In the US, we measure paper’s weight in pounds while those using the metric system measure the weight in GSM or Grams/Square Meter. The Basis Weight of a sheet is the weight in pounds of 500 sheets of that particular paper cut to its basic size. Depending on the type of paper, the basic size will be different. Refer to the chart below to compare the different types of paper.

Ex. If you take 500 sheets of a cover sheet at its basic size of 20x26, and it weighs 80lbs, then the basis weight of that sheet would be 80lbs. No matter what size the sheet is cut down to (12x18, 11x17, 8-1/2x11, etc.), the basis weight of that particular sheet will always be 80lbs.
(Text Weights)
25 x 38 A versatile printing paper, used for the inside pages of brochures and books, as well as flyers, business collateral and newsletters.
COVER 20 x 26 Sometimes referred to as card stock, this sheet is heavier and bulkier than text and used as the outside cover of brochures or books, greeting cards, and projects that require a little more stiffness.
BOND 17 x 22 Commonly known as an office or business paper, used for business forms, photocopies, letterhead and stationery.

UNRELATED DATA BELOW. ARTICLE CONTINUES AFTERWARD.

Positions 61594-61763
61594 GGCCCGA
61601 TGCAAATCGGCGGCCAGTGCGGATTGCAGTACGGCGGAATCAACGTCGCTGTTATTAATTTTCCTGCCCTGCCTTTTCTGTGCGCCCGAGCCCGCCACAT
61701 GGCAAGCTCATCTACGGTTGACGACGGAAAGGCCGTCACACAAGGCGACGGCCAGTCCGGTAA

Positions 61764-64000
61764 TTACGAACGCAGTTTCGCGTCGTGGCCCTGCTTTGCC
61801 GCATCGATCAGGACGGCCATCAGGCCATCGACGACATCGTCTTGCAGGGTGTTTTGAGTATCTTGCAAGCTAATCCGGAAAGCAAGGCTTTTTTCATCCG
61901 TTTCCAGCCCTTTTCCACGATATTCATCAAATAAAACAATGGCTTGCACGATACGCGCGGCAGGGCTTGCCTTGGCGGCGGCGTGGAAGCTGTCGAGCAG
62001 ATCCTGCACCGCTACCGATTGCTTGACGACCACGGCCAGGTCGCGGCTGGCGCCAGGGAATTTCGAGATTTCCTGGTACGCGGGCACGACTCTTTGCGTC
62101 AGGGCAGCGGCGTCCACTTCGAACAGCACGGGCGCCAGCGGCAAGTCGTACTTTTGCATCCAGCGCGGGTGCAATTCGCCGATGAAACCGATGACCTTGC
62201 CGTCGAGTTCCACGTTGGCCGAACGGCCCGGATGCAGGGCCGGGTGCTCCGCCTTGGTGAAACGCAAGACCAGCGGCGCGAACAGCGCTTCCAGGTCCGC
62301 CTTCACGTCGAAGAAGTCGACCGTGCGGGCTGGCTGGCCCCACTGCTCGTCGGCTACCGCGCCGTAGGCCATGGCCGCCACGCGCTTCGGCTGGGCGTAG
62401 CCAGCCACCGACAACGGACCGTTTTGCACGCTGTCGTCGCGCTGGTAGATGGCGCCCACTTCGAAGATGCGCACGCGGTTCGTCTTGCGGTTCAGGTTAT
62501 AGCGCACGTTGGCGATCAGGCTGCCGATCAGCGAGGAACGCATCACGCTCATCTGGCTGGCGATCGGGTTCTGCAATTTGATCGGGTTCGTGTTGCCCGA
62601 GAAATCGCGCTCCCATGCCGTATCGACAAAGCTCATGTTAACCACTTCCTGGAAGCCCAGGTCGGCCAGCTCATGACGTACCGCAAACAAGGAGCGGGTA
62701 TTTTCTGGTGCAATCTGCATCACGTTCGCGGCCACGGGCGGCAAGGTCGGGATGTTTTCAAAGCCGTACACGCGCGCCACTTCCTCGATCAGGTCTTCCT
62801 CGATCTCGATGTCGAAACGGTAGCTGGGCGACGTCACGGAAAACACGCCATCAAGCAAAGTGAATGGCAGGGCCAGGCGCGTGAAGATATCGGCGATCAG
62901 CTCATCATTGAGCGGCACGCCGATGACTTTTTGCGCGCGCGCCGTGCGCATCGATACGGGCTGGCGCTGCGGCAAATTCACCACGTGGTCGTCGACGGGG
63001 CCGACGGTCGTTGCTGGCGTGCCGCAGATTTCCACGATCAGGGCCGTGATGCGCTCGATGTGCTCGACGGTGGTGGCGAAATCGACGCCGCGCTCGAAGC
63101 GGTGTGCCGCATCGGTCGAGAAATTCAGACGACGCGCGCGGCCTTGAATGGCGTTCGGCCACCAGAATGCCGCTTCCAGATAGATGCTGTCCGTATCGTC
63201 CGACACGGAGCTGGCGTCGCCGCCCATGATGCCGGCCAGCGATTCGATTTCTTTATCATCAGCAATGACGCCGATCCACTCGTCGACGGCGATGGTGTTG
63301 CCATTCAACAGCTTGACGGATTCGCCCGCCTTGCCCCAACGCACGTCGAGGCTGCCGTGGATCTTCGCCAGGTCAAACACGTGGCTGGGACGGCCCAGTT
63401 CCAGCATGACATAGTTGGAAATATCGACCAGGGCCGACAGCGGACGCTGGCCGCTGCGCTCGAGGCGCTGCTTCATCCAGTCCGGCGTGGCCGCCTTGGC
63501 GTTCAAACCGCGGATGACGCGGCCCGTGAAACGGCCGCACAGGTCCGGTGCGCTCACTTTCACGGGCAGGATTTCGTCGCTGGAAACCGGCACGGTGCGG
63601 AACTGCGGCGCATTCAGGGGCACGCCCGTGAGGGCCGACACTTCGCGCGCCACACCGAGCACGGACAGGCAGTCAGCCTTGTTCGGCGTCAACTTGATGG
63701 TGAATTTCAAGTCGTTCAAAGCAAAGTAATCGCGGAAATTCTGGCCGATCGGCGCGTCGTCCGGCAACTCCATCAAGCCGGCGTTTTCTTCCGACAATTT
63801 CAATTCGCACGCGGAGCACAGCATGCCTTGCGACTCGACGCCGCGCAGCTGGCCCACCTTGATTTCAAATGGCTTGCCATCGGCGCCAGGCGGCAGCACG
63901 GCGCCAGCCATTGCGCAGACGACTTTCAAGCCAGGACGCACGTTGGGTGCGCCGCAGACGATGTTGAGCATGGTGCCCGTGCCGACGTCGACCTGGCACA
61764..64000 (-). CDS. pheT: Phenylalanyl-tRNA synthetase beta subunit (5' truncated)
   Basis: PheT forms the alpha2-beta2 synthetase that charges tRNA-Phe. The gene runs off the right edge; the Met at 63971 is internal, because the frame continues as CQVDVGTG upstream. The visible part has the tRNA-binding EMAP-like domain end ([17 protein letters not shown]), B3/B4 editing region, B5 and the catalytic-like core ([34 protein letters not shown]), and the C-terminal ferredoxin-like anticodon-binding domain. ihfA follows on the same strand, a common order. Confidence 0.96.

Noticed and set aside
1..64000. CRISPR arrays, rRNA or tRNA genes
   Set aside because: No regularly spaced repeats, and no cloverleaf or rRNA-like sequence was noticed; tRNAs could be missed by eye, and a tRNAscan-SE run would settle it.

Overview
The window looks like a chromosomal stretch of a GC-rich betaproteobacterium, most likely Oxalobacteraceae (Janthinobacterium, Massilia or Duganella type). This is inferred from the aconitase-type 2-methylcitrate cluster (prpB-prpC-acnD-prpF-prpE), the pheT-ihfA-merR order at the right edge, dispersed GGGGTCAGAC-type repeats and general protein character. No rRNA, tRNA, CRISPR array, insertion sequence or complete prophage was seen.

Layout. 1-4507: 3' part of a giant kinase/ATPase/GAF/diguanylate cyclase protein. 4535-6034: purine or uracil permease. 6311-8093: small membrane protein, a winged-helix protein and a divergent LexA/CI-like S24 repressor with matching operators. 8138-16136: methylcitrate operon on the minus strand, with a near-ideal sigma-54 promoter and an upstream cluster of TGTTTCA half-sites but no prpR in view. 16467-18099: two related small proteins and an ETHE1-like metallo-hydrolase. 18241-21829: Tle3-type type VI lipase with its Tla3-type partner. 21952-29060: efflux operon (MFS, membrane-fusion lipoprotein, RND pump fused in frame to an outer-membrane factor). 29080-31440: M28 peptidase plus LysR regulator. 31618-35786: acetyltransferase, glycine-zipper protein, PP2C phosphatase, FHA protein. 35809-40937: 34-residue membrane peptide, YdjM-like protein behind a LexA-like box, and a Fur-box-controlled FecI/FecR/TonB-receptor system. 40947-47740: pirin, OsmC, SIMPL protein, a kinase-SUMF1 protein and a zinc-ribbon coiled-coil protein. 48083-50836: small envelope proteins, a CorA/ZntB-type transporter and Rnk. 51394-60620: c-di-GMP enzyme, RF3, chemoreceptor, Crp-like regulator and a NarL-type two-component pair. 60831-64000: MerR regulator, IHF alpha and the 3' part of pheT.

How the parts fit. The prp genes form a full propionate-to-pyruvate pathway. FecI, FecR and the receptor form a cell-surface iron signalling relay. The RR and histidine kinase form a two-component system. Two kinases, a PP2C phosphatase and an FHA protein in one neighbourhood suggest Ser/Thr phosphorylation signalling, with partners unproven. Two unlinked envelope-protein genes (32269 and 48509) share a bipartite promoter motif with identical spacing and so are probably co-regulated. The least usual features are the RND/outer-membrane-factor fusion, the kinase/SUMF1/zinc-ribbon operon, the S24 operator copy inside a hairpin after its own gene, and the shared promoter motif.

BRISTOLS 22.5 x 28.5 Lighter than index paper, this card stock typically has a toothy, vellum finish that is ideal for projects that will be handled frequently.
INDEX 25.5 x 30.5 A stiff, durable card stock with a smooth finish. Index paper is USPS 7pt or 9pt guaranteed for business reply cards or post cards.
Weights highlighted in white are the most common weights
16 40 22 27 33
20 50 28 34 42
24 60 33 41 50
28 70 39 48 59
32 80 45 55 67
39 100 54 67 82
43 110 60 74 90
47 119 65 80 97
53 134 74 91 110
58 146 80 100 120
65 164 90 111 135
67 171 93 115 140
72 183 100 123 150
79 201 110 135 165
87 220 120 148 180
94 238 130 160 194
Grain Direction
Grain direction describes whether paper fibers run in the direction of the long dimension of a sheet (grain long) or the short dimension of a sheet (grain short). Why does it matter? Strength. It’s easier to cleanly tear a sheet of paper with the grain, and folds parallel to the grain direction will be less likely to crack and fray.
A sheet referred to as toothy will have a surface with a subtle roughness. Tooth is important to consider when printing as it typically absorbs more ink than a smooth surface.
During the papermaking process, a continuous sheet of paper passes through steel rollers, also known as calender stacks. The polished steel rollers apply pressure and heat to the sheet in order to make the surface smoother and glossier. The more pressure and heat the rollers apply to the surface, the smoother and glossier the sheet.